If I asked you to imagine what is an alpha male, it probably wouldn’t take too long for a famous sportsman, celebrity or superhero to enter your mind. That, or you’d just step over them all and go straight for James Bond.
When thinking about what is an alpha male, you’d imagine a man who is strong, assertive, dominates others, attracts the best looking women, and always wins. Right?
And that image is appealing. Who doesn’t want to be all of those things? Who doesn’t want to be attractive to women? And if life went how it does in your head, it would probably be that simple. But in reality, being an alpha male is a little different.
And it doesn’t work in the way you think.
The concept on an alpha male has a strange history. Starting out in primatology, where classifications of chimpanzee social structures became popularised.
The basic idea was that the strongest chimp at the top of the social hierarchy got all the females. This was the alpha male. The idea eventually spread its way into everyday human life, in part because of Neil Strauss and his best seller “The Game” -- A book which promised to show men how to become alpha in order to get women into bed.
No matter how much of a beta you might be at the start, it’s an attractive promise. But when you ask people about what an alpha is in day-to-day life, the answers you receive are often so different it can be hard to figure out exactly what it is.
They’ll say things like: Successful, confident, dominant, good with women, wins, comfortable with confrontation.
But the problem with all of these traits is that whilst on the surface they’d appear to describe an ideal man, when you really dig into them, they’re situational and only serve to complicate the idea of an alpha male even more.
When I was younger and used to spend hours going to bars and clubs to pick up women, I made a lot of similarly-minded guy friends who were incredibly gifted at picking up women. To every else in the club, and myself included, these guys were textbook ‘alpha males.’
But the more I got to know them, the more it became apparent that they had an abundance of emotional issues. They were often incredibly needy with women and passive aggressive rather than comfortable with confrontation.
They were at once ‘alpha’ and at the same time, the exact opposite. There was something missing.
What I eventually came to realize is that whilst all these traits were admirable, they usually revolved around something that a man had. ‘Alpha’ was something that resulted from something he possessed. Success, women, a nice flat, etc. But the guy himself was never ‘alpha.’ It was just an illusion that quickly came undone.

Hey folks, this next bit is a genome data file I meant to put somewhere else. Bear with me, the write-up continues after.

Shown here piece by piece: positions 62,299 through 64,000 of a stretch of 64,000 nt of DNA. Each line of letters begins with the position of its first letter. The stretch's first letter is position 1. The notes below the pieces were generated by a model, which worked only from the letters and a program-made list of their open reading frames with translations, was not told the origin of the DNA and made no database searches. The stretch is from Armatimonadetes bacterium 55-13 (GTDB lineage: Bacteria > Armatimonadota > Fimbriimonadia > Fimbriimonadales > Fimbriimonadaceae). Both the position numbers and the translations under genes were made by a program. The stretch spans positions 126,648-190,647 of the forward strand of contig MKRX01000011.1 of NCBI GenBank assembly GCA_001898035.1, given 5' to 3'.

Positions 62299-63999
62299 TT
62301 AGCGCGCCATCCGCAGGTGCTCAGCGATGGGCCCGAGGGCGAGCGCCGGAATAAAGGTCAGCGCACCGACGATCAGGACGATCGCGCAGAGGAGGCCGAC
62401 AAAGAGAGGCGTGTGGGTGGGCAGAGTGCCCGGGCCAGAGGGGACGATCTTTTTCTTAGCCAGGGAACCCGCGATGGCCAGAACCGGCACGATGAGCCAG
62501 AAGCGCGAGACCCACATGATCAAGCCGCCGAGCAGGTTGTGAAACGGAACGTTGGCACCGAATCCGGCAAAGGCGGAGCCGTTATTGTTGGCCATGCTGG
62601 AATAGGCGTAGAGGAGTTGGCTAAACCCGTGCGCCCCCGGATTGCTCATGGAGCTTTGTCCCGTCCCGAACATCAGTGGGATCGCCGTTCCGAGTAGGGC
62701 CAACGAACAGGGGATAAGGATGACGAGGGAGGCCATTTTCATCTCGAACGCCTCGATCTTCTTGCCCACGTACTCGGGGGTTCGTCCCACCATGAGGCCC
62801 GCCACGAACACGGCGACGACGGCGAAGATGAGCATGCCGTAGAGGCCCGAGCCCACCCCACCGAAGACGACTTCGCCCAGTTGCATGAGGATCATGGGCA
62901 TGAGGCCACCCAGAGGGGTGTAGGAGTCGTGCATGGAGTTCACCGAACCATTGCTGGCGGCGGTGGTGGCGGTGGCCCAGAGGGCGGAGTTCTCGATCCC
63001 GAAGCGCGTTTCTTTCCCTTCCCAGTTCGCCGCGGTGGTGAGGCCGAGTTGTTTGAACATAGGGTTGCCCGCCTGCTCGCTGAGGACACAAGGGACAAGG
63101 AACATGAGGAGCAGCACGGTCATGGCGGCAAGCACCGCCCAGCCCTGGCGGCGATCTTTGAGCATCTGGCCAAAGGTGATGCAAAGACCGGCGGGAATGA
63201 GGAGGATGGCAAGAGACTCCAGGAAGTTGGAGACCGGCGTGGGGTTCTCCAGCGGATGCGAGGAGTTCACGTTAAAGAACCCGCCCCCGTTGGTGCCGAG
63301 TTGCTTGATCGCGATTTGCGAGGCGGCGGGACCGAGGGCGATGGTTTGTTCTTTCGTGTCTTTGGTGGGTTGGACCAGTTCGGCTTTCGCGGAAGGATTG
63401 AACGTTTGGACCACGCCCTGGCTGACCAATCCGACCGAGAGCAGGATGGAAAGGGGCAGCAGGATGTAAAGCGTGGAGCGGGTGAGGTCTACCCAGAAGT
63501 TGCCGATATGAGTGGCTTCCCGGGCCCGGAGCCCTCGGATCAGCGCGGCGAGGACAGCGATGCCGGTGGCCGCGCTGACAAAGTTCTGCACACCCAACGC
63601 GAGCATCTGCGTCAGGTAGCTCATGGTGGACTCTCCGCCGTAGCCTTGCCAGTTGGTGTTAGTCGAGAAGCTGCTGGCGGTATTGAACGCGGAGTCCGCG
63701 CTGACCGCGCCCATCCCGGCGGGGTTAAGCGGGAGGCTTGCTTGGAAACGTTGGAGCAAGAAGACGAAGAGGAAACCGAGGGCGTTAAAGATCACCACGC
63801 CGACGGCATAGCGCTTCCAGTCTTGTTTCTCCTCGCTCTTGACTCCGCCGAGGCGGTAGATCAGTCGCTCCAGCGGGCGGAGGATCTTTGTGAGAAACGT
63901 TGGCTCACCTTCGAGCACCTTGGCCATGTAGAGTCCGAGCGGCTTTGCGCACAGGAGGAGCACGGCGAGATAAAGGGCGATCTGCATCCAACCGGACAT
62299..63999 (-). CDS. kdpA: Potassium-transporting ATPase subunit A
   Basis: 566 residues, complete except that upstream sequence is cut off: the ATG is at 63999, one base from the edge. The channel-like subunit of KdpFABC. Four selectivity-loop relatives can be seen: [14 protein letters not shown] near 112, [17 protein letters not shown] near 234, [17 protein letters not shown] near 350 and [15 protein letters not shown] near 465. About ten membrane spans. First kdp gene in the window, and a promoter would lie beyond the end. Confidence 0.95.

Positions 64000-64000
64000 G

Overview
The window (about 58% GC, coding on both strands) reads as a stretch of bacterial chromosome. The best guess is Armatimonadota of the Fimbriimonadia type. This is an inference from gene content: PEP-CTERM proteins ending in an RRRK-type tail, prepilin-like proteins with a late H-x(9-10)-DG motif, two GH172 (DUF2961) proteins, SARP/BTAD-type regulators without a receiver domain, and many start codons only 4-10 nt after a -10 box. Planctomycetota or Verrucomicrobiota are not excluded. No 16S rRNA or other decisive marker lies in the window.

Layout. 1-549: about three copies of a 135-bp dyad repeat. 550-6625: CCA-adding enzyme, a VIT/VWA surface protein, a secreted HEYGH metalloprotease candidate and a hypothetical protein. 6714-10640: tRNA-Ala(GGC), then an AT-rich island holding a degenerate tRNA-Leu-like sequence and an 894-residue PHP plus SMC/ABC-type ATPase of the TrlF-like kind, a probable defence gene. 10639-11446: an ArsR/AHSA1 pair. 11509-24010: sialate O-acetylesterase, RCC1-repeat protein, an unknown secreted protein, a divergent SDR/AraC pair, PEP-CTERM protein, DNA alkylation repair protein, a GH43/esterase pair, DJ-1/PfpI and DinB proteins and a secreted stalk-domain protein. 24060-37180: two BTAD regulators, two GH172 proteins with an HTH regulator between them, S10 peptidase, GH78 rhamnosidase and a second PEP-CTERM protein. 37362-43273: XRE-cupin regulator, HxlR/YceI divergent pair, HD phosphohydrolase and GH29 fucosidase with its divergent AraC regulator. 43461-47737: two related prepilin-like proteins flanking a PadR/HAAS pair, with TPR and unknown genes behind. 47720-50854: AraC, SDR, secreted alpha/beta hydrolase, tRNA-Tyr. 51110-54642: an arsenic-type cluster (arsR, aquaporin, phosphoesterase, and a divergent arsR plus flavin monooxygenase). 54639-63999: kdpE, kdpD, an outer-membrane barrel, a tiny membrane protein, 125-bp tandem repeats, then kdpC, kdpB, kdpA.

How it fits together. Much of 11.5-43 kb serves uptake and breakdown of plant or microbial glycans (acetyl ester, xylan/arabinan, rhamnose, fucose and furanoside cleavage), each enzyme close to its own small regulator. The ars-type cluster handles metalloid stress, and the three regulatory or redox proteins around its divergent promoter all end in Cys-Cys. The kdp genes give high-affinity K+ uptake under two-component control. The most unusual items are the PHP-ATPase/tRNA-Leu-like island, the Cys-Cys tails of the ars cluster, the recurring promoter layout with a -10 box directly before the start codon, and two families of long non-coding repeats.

This experience repeated itself for some time, to the point where I just came to find the idea of an ‘alpha male’ laughable. In every example I’d encountered it, I’d found it be fake, and not something I admired. So I put it to the back of my mind and forgot about it.
It wasn’t until a few years later, when I was traveling in South America that all of this stuff came back to me. I was trekking through the Amazon and I met a man who had lived there for his entire life. He had next to no possessions, but possessed a richness and strength of character I’d never encountered in anyone else.
Whilst he wasn’t as rich as a king, his humble self-possession and strength of character allowed him to reign over himself as one. There was nothing outside of him that could validate him as a man - he already was one. He highlighted to me a paradox of how we typically viewed someone as an alpha male.
We judge someone as an alpha male by what they achieve or externally possess but it isn’t these things that actually make someone an alpha male. What makes someone an alpha male is the quality of what they possess internally, and how that affects their day-to-day actions.
The connection between this and an ideal of masculinity isn’t anything new. The word “virtue” actually derives from the latin root “vir,” which means manliness or valour. It soon evolved into moral excellence.
While the idea of how to do this differed culturally -- the Greeks were all behind the individual and cultures like the Aztecs were more skeptical of the individuals flawed nature -- the same theme persisted in all:
Unless you have something internally, you don’t have it at all.